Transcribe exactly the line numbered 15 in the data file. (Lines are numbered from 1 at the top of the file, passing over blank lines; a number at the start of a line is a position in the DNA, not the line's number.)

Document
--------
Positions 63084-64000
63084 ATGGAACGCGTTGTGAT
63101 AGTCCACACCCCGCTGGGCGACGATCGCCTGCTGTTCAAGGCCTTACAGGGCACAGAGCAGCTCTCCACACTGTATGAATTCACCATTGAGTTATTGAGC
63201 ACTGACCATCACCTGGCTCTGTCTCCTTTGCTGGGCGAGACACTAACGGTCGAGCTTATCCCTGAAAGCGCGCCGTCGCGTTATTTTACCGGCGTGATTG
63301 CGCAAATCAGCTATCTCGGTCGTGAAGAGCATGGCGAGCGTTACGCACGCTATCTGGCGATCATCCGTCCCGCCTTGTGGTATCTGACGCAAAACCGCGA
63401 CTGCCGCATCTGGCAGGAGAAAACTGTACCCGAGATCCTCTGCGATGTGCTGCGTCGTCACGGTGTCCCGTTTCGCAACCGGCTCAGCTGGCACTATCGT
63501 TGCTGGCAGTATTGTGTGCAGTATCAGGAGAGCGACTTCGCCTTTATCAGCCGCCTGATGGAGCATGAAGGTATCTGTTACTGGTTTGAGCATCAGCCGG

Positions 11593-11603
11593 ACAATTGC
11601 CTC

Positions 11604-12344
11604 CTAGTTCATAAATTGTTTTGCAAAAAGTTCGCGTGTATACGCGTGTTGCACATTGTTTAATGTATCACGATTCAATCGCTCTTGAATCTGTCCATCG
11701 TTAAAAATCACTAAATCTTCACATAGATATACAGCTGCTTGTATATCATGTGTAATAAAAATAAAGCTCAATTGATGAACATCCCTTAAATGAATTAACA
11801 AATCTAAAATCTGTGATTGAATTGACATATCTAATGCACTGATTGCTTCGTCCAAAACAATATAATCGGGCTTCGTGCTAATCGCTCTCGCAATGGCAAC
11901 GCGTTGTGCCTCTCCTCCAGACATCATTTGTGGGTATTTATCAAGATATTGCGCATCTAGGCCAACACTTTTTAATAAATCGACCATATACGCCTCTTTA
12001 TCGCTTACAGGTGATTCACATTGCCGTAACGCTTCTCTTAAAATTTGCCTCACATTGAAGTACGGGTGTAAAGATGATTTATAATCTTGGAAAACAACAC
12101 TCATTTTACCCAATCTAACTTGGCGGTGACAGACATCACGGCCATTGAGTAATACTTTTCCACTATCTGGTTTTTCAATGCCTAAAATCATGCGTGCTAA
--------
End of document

11901 GCGTTGTGCCTCTCCTCCAGACATCATTTGTGGGTATTTATCAAGATATTGCGCATCTAGGCCAACACTTTTTAATAAATCGACCATATACGCCTCTTTA